P(AB)=P(A AND B)P(B)=the number of outcomes that are 2 or 3 and even in S6the number of outcomes that are even in S6=1636=13\displaystyle{P}{({A}{|}{B})}=\frac{{{P}{({A}\text{ AND } {B})}}}{{{P}{({B})}}}=\frac{{\frac{{\text{the number of outcomes that are 2 or 3 and even in } {S}}}{{6}}}}{{\frac{{\text{the number of outcomes that are even in } {S}}}{{6}}}}=\frac{{\frac{{1}}{{6}}}}{{\frac{{3}}{{6}}}}=\frac{{1}}{{3}}


Understanding Terminology and Symbols

It is important to read each problem carefully to think about and understand what the events are. Understanding the wording is the first very important step in solving probability problems. Reread the problem several times if necessary. Clearly identify the event of interest. Determine whether there is a condition stated in the wording that would indicate that the probability is conditional; carefully identify the condition, if any.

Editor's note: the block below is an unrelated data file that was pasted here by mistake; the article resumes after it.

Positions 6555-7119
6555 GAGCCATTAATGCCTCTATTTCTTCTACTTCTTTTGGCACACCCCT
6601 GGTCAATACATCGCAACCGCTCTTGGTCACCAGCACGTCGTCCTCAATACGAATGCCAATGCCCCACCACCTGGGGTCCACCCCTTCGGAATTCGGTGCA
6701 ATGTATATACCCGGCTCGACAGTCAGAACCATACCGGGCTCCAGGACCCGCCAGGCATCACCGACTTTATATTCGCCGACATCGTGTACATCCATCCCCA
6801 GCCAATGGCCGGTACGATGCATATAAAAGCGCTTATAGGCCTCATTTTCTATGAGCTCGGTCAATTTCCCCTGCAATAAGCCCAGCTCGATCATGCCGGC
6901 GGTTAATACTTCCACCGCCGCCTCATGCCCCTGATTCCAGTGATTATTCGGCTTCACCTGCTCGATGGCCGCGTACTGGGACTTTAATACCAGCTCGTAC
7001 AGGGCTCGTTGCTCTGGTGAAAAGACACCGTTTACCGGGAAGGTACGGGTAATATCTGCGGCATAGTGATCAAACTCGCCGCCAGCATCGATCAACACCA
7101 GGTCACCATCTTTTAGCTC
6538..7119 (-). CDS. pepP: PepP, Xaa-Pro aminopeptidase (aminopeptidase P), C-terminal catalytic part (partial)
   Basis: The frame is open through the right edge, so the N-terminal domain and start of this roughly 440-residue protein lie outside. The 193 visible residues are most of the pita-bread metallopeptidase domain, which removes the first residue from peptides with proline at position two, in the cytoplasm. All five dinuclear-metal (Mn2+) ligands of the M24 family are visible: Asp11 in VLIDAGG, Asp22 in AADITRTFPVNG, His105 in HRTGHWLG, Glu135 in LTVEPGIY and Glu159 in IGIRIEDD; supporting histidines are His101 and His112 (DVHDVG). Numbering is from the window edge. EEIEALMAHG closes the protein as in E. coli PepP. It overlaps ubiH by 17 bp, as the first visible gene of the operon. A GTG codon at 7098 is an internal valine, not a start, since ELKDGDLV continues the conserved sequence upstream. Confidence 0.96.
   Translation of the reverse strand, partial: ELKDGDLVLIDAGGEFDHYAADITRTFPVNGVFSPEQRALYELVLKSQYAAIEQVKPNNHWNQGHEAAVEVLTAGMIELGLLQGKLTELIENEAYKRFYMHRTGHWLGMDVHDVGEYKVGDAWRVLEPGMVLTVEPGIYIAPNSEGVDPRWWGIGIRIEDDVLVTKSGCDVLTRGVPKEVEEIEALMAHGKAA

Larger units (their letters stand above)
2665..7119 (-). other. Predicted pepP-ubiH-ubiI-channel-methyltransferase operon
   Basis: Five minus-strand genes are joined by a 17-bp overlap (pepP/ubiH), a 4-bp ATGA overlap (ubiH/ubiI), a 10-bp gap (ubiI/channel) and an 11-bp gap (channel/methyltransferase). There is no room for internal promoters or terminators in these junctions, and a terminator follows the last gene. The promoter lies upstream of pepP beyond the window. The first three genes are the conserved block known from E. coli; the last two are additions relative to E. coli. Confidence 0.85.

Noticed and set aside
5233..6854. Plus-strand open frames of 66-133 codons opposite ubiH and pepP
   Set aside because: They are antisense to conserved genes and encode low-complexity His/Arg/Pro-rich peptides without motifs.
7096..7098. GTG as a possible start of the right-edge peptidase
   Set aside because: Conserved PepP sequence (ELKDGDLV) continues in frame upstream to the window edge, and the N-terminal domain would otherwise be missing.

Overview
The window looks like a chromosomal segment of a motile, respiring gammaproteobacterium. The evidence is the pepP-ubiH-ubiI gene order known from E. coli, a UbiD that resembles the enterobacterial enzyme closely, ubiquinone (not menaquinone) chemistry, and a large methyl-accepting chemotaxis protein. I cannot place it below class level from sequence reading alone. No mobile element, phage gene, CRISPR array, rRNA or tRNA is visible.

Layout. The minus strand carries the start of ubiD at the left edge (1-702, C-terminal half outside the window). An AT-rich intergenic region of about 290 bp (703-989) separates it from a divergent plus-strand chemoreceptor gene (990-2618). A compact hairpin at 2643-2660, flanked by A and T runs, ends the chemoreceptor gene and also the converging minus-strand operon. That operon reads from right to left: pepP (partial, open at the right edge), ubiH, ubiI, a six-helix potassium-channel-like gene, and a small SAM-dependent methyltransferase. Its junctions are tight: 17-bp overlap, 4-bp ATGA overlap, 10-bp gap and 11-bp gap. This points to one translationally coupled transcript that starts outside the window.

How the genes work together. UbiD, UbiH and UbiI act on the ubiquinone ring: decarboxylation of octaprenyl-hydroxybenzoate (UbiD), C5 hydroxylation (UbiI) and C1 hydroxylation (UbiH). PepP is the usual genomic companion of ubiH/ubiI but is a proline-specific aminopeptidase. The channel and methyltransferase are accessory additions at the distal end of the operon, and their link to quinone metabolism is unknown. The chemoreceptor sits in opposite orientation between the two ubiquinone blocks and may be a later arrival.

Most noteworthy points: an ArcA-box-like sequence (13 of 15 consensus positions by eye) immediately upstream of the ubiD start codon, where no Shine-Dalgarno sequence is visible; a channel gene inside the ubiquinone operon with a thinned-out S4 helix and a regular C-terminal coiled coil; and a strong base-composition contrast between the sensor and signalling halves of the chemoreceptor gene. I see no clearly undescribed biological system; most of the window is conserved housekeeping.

Example

The sample space 
SS
is the whole numbers starting at one and less than
2020
.

  1. SS
    = _____________________________Let event
    AA
    = the even numbers and event
    BB
    = numbers greater than
    1313
    .
  2. AA
    = _____________________,
    BB
    = _____________________
  3. PP
    (
    AA
    ) = _____________,
    PP
    (
    BB
    ) = ________________
  4. AA
    AND
    BB
    = ____________________,
    AA
    OR
    BB
    = ________________
  5. PP
    (
    AA
    AND
    BB
    ) = _________,
    PP
    (
    AA
    OR
    BB
    ) = _____________
  6. AA'
    = _____________,
    PP
    (
    AA'
    ) = _____________
  7. PP
    (
    AA
    ) +
    PP
    (
    AA'
    ) = ____________
  8. PP
    (